Do sewage treatment plant discharges substantially impair fish reproduction in polluted rivers?

Jessica Douxfils, Douxfils Jessica, Robert Mandiki, Mandiki Robert, Frédéric Silvestre, Silvestre Frédéric, Arnaud Bertrand, Bertrand Arnaud, Delphine Leroy, Leroy Delphine, Jean-Pierre Thomé, Thomé Jean-Pierre, Patrick Kestemont, Kestemont Patrick
Science of the Total Environment 2007 January 1, 372 (2): 497-514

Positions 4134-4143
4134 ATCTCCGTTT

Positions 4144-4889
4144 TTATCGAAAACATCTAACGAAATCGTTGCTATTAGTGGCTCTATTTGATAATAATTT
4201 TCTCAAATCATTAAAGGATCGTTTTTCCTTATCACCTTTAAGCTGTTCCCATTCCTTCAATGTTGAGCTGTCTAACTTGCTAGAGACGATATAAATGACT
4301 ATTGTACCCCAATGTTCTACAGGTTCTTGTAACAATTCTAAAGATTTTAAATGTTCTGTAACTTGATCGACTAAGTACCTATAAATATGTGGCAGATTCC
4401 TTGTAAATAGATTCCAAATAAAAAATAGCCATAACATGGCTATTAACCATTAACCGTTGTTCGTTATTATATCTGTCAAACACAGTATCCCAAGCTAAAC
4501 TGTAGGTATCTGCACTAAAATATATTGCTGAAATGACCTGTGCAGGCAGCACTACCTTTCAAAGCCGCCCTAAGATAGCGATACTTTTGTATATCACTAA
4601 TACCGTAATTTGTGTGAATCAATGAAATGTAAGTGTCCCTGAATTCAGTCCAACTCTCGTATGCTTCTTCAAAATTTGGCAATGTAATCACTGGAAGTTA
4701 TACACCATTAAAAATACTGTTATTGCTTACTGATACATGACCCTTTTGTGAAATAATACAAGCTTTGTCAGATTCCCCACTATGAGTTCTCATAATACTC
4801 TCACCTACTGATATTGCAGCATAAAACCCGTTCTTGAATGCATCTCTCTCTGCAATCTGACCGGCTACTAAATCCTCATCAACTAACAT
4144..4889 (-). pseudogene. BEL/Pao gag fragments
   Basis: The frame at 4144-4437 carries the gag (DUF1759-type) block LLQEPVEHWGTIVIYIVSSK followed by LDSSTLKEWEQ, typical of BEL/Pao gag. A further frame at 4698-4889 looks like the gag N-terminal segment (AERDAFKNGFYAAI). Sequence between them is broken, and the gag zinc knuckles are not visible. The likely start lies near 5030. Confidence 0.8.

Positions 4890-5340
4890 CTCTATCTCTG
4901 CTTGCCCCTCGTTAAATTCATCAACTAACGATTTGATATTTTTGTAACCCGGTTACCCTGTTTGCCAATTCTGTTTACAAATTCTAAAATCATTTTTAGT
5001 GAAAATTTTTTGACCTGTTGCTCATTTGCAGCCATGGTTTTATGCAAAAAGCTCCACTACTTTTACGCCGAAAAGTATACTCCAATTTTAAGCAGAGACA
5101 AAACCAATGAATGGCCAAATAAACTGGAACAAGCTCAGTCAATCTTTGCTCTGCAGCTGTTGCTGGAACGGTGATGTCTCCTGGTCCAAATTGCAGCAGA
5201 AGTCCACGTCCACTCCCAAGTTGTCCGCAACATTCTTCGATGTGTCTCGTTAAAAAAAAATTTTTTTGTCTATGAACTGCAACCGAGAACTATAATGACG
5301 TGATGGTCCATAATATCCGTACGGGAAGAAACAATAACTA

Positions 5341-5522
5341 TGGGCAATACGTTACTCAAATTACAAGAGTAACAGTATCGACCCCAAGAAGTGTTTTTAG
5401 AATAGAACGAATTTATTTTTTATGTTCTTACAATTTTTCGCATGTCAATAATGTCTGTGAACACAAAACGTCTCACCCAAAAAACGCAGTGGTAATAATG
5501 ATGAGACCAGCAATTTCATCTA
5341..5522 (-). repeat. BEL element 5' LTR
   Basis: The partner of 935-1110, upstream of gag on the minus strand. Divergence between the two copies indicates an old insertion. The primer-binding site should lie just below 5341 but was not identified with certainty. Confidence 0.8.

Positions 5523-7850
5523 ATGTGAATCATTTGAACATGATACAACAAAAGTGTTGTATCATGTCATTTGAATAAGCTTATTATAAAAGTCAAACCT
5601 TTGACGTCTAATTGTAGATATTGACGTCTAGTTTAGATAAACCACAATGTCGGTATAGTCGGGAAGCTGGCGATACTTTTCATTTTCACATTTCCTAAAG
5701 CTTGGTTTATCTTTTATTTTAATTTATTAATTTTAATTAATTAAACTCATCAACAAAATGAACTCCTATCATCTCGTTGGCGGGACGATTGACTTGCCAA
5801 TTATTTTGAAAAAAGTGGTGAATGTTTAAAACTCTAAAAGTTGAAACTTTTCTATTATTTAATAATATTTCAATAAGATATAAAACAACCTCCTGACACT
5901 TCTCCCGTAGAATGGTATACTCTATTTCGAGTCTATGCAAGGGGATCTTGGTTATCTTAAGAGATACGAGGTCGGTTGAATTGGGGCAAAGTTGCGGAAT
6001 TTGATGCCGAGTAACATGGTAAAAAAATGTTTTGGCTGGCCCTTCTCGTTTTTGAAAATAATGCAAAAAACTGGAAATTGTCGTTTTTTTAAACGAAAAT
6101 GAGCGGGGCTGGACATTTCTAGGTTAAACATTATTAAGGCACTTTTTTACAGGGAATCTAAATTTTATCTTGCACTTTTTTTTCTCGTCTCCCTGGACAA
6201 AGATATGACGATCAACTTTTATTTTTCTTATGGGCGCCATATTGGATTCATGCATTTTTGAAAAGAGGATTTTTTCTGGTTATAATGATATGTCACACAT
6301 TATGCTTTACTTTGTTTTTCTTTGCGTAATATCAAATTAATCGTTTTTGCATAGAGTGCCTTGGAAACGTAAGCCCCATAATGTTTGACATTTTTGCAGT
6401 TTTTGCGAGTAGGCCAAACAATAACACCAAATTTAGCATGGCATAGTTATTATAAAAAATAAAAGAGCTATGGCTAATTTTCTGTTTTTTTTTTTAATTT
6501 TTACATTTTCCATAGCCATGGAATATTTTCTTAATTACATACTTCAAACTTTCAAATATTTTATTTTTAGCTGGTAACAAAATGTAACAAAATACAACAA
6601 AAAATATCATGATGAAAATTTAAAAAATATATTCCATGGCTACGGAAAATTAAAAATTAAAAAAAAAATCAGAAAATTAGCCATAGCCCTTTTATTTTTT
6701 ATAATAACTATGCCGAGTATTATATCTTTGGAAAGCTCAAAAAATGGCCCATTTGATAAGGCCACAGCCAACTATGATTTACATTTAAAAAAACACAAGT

Sewage treatment plants are frequently associated with the release of xenobiotics and, consequently, with alterations of the reproductive function induced by many of these substances in aquatic organisms. In order to assess the impacts of sewage treatment plant (STP) discharges in polluted rivers, two sentinel species (gudgeon Gobio gobio and stoneloach Barbatula barbatula) were caught during their reproductive cycle upstream and downstream two STPs (STP1--Goffontaine, STP2--Wegnez). Gonadosomatic index, histological (testicular and ovarian stages, atretic follicles, intersexuality) and endocrine (sex steroids, aromatase activity, alkali-labile phosphorus) parameters were assayed. In brief, the results revealed no systematic significant differences (p<0.05) between upstream and downstream sites, whatever the STP, species or sampling period. However, stoneloach females displayed some signs of reproductive impairment and endocrine disruption downstream STP1 (reduced GSI, oocyte diameter and ALP concentrations, increased proportion of atretic follicles) and STP2 (changes in gonadal aromatase activity and plasma levels of 11-KT and T). Few significant changes were observed for gudgeon males and females while there were no significant differences between upstream and downstream sites for stoneloach males. Moreover, plasma E(2) concentrations recorded in gudgeon males sampled in all sites were as high as in females and this was confirmed by high ALP levels. Besides, spermatogenesis of gudgeon males was delayed in STP1 upstream and downstream sites compared to the corresponding sites in STP2. These observations for gudgeon males do not seem related to STP discharge but to a probable estrogenicity of the river. Therefore, as shown by the results, stoneloach seemed more sensitive than gudgeon to STP discharges. In the present study, sewage treatment plant discharges do not substantially impair fish reproduction. In this respect, caution is required when generalising negative impacts of STP discharges.

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